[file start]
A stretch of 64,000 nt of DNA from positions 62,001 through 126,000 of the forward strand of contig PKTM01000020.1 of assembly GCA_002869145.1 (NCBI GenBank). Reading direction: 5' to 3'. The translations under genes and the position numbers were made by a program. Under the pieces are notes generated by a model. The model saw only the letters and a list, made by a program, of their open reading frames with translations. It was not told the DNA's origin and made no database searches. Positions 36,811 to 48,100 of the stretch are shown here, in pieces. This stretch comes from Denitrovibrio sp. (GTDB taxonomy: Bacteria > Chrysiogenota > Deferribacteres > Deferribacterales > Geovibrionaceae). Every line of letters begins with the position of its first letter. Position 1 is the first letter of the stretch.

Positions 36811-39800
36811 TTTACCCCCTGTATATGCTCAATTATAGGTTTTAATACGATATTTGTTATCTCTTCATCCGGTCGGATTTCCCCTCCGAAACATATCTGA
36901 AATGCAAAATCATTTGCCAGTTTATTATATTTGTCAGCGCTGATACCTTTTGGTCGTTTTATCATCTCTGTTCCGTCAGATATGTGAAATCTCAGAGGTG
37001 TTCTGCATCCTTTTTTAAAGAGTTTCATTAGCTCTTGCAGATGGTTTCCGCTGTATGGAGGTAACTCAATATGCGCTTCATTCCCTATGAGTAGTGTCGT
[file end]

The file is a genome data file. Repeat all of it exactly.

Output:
A stretch of 64,000 nt of DNA from positions 62,001 through 126,000 of the forward strand of contig PKTM01000020.1 of assembly GCA_002869145.1 (NCBI GenBank). Reading direction: 5' to 3'. The translations under genes and the position numbers were made by a program. Under the pieces are notes generated by a model. The model saw only the letters and a list, made by a program, of their open reading frames with translations. It was not told the DNA's origin and made no database searches. Positions 36,811 to 48,100 of the stretch are shown here, in pieces. This stretch comes from Denitrovibrio sp. (GTDB taxonomy: Bacteria > Chrysiogenota > Deferribacteres > Deferribacterales > Geovibrionaceae). Every line of letters begins with the position of its first letter. Position 1 is the first letter of the stretch.

Positions 36811-39800
36811 TTTACCCCCTGTATATGCTCAATTATAGGTTTTAATACGATATTTGTTATCTCTTCATCCGGTCGGATTTCCCCTCCGAAACATATCTGA
36901 AATGCAAAATCATTTGCCAGTTTATTATATTTGTCAGCGCTGATACCTTTTGGTCGTTTTATCATCTCTGTTCCGTCAGATATGTGAAATCTCAGAGGTG
37001 TTCTGCATCCTTTTTTAAAGAGTTTCATTAGCTCTTGCAGATGGTTTCCGCTGTATGGAGGTAACTCAATATGCGCTTCATTCCCTATGAGTAGTGTCGT